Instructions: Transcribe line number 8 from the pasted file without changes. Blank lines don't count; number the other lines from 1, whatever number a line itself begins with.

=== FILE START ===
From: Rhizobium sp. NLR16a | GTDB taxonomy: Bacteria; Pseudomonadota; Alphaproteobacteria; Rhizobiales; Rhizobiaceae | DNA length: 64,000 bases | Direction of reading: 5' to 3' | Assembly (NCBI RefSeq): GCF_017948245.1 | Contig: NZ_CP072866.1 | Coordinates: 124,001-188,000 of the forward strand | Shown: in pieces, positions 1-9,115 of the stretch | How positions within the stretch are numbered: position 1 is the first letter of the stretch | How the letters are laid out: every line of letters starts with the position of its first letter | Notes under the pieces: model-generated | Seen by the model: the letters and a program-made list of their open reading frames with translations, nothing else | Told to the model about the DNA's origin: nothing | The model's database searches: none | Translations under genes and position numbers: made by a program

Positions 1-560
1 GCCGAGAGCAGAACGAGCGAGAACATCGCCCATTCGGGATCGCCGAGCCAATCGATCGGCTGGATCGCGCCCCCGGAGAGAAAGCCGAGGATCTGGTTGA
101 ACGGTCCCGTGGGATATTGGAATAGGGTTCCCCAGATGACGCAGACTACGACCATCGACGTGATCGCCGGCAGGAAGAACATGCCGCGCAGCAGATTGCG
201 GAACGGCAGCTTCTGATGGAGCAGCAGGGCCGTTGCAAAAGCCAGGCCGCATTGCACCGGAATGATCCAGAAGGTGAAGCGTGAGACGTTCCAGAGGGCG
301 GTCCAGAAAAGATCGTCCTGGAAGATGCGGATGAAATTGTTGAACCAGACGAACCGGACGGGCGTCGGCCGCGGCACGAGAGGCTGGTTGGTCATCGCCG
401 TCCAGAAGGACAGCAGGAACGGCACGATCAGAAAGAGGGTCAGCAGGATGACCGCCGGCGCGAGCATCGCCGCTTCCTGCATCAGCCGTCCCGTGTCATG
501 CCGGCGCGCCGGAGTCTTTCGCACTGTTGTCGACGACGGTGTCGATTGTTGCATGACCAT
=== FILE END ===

501 CCGGCGCGCCGGAGTCTTTCGCACTGTTGTCGACGACGGTGTCGATTGTTGCATGACCAT